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Mohamed Harkat and his wife Sophie Harkat pauses during a news conference in Ottawa. (Dave Chan for the Globe and Mail/Dave Chan for the Globe and Mail)
Mohamed Harkat and his wife Sophie Harkat pauses during a news conference in Ottawa. (Dave Chan for the Globe and Mail/Dave Chan for the Globe and Mail)

Mohamed Harkat says he's devastated by court finding him a terror threat Add to ...

A tearful Mohamed Harkat and his wife Sophie are vowing to press on with their marathon legal fight after a Federal Court ruling that declared the Ottawa man a threat to Canadian security.

Mr. Harkat told a news conference Friday that he was shaken by the decision, which brings him a significant step closer to deportation to his native Algeria. He plans to appeal.

“I can't sleep. I'm not thinking straight, I have pain in my stomach,” said Mr. Harkat, repeatedly dabbing at his eyes during the emotional session.

Mr. Harkat, a former gas station attendant and pizza delivery man, was arrested eight years ago Friday under a national security certificate on suspicion of being an al-Qaeda sleeper agent. He denies any involvement in terrorism.

Flanked by his lawyers and a clutch of supporters, Ms. Harkat called the ruling a “punch in the guts that will leave marks” for a long time.

“We will never, ever accept this judgment. We asked for the truth and this is not the truth,” she said.

“My husband will never admit to things he did not know, or admit knowing people he does not know.

“This fight is just beginning. I will stand by my husband till the end.”

In a companion ruling, Mr. Justice Simon Noel affirmed the constitutionality of the security certificate system the government is using to remove Mr. Harkat.

Mr. Harkat, 42, says he's simply a refugee who fled strife-torn Algeria and worked with an aid agency in Pakistan before coming to Canada 15 years ago.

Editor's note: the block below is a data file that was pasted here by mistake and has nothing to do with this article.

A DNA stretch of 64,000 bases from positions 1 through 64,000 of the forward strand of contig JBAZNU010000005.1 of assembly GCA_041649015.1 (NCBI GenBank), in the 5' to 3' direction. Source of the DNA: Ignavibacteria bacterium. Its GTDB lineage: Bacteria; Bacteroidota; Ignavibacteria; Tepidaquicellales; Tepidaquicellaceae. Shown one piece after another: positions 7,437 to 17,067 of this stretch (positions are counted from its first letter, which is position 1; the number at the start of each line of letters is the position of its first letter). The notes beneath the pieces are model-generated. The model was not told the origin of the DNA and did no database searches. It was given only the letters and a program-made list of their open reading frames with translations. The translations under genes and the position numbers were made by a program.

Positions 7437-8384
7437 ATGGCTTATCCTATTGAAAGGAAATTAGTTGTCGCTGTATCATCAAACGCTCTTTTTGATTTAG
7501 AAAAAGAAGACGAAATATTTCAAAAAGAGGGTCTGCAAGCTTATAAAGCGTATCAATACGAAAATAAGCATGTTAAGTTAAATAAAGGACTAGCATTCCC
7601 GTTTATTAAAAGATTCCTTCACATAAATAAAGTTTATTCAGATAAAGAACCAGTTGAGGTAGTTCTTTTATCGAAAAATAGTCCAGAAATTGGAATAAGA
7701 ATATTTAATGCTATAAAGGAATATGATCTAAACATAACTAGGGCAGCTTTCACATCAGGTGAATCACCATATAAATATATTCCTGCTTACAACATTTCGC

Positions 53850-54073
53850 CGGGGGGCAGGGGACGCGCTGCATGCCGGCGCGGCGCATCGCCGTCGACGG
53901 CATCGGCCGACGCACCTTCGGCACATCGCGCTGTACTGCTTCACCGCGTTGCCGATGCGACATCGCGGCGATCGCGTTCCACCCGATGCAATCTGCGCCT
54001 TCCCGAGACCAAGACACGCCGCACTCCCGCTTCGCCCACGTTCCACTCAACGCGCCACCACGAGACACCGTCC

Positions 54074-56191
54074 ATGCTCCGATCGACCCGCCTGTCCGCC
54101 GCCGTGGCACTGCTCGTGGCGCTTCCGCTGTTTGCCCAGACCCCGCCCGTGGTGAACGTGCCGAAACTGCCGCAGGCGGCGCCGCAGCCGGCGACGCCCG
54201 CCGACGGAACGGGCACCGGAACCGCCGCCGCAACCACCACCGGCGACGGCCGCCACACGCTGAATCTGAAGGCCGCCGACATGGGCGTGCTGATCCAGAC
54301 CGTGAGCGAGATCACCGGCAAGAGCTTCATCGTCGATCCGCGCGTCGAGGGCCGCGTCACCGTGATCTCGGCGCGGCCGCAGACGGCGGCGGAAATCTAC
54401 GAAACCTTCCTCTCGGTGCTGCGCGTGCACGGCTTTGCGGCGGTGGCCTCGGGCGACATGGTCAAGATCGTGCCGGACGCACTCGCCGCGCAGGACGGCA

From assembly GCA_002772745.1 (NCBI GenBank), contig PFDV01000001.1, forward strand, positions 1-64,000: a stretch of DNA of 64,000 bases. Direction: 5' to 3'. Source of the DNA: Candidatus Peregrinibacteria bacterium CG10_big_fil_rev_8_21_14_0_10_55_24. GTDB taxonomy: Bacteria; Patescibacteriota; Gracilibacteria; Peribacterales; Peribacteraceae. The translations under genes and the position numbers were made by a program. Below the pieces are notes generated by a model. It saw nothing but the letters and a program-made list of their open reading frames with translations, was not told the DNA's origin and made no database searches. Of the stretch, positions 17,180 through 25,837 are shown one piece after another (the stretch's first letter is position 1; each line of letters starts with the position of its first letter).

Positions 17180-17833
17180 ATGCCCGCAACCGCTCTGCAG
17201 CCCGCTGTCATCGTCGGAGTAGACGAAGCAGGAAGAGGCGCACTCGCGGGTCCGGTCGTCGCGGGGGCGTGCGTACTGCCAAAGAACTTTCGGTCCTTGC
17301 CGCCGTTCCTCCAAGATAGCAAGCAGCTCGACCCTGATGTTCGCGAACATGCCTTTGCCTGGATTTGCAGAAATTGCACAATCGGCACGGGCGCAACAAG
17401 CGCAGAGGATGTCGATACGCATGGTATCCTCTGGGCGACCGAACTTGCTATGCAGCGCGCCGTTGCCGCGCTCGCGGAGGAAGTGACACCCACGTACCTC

He argues he will be tortured if returned to his homeland.

In his ruling, Judge Noel called Mr. Harkat a security threat who maintained ties to Osama bin Laden's terror network, including Ahmed Said Khadr, the late father of Toronto's Omar Khadr, imprisoned at Guantanamo Bay. Judge Noel found Mr. Harkat's testimony in the case to be incoherent and implausible at times.

Mr. Harkat's lawyers say much of the evidence the judge consulted remains secret and has never been tested through cross-examination.

Norm Boxall, co-counsel for Mr. Harkat, characterized it as hearsay.

“All we know is that the decision is based in large part on material that was never made public,” he said Friday.

“We will be doing everything we can to appeal this judgment.”

Mr. Harkat, whose first language is Arabic, says he told the truth. “You go to the court and you explain yourself exactly what happened,” he said.

“You're coming for this country to have life, to build yourself ... and all of a sudden you know you're attacked.”

His wife suspects the case has lasted eight years because an informant – a person she knows – provided false information to the Canadian Security Intelligence Service. “Why would someone do this?”

Ihsaan Gardee of the Canadian Council on American-Islamic Relations stood squarely behind the Harkats, calling the case an injustice.

“It is a sad defeat for civil liberties in Canada.”

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